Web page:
Ellipses were introduced in
Introduction to Conic Sections,
as one of
several different curves (‘conic sections’) that are formed by intersecting a plane with an
infinite double cone.
Identifying Conics by the
Discriminant
introduced the general equation for any conic
section,
and gave conditions under which the graph would be an ellipse.
In this current section, we present and explore the standard definition of an ellipse.
This definition facilitates the derivation of standard equations for ellipses.
Recall that the notation ‘$\,d(P,Q)\,$’ denotes the distance between points $\,P\,$ and $\,Q\,$.
DEFINITION
ellipse
An ellipse is the set of points in a plane such that
the sum of the distances to
two fixed points
is constant. More precisely:

$\,P\,$ is a general point on the ellipse. $\,d(P,F_1) + d(P,F_2) = \text{constant}$ 
Got a piece of cardboard, paper, tape, string/cord (not stretchy), and pen/pencil? Then, you can create your own ellipse:
I grew my own sunflowers from seed in 2017, when I was writing this section!) 
You can also play with ellipses using the dynamic JSXGraph at right:


In the definition of ellipse, the ellipse constant $\,k\,$ is
required to be
strictly greater than the distance between the two foci.
Why?
As shown below, other values of $\,k\,$ don't give anything that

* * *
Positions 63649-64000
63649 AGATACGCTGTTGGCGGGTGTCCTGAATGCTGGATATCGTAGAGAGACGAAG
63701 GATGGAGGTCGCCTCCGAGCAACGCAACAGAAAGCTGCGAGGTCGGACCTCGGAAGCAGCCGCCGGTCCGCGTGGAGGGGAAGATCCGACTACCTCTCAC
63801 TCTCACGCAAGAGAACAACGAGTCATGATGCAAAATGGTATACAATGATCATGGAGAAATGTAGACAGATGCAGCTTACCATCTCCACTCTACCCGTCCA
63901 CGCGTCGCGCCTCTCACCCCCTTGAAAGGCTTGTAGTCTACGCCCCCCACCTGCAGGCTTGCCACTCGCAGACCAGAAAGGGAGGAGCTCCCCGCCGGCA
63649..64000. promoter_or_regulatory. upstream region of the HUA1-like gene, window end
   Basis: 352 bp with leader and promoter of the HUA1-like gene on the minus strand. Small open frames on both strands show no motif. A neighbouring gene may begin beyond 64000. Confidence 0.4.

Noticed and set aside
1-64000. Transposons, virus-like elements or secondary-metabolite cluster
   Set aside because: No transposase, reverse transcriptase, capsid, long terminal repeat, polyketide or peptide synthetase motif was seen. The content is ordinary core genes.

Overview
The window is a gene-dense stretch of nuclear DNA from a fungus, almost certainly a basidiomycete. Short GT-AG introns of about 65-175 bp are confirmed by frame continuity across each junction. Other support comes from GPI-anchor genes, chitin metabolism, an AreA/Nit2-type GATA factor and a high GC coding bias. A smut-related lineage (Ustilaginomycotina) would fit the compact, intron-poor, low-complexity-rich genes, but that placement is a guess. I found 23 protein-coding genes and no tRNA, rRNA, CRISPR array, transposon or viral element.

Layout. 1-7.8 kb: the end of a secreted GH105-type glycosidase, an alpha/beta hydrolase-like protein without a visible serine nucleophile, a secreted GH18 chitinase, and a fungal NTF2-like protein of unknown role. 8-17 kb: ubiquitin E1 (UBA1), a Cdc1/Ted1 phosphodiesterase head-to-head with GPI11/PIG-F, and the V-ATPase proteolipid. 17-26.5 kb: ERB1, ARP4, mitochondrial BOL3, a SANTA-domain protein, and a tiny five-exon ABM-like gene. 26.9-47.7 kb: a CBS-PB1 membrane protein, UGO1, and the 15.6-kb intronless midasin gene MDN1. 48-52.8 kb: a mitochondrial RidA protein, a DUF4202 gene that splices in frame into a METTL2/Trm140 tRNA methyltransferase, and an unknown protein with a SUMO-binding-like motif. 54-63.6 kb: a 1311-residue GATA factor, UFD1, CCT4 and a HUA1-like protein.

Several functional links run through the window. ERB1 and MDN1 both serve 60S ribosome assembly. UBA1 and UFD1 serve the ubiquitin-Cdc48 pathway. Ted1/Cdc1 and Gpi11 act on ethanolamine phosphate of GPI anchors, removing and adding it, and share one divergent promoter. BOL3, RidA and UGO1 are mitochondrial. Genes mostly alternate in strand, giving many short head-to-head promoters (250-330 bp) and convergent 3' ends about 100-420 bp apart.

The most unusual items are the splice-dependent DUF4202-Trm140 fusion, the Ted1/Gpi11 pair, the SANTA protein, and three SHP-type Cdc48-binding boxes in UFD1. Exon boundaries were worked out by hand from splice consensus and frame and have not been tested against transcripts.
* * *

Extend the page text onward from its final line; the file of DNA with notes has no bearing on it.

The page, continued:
a reasonable person would want to call an ellipse!
A ‘LINE SEGMENT’ ELLIPSE: $\,k = d(F_1,F_2)\,$Suppose the ellipse constant, $\,k\,$, equals the distance between the foci:that is, $\,k = d(F_1,F_2)\,$. In this case, the solution set to the equation $$ \color{green}{d(P,F_1)} + \color{red}{d(P,F_2)} = k $$ is the line segment between $\,F_1\,$ and $\,F_2\,$ (including the endpoints). Most people don't want to call a line segment an ellipse! This is why $\,k\,$ is not allowed to equal $\,d(F_1,F_2)\,$ in the definition of ellipse. 

AN ‘EMPTY’ ELLIPSE: $\,k < d(F_1,F_2)\,$The shortest distance between any two points is a straight line.In particular, the shortest distance from $\,F_1\,$ to $\,F_2\,$ is the length of the line segment between them, and is denoted by $\,d(F_1,F_2)\,$. Thus, any path from $\,F_1\,$ to $\,F_2\,$ must have length greater than or equal to $\,d(F_1,F_2)\,$. In particular (refer to sketch at right), the piecewiselinear path from $\,F_1\,$ to $\,P\,$ and then from $\,P\,$ to $\,F_2\,$ always has length greater than or equal to $\,d(F_1,F_2)\,$. Therefore, if the ellipse constant $\,k\,$ is strictly less than $\,d(F_1,F_2)\,$, there are no points $\,P\,$ that make the following equation true: $$ \overbrace{d(P,F_1) + d(P,F_2)\strut }^{\text{always $\,\,\ge\,\, d(F_1,F_2)$}} \qquad =\qquad \overbrace{\strut k}^{< \,\, d(F_1,F_2)} $$ You might want to call this an empty ellipse, an invisible ellipse, or an imaginary ellipse! There's nothing there! 

On this exercise, you will not key in your answer. However, you can check to see if your answer is correct. 
PROBLEM TYPES:
IN PROGRESS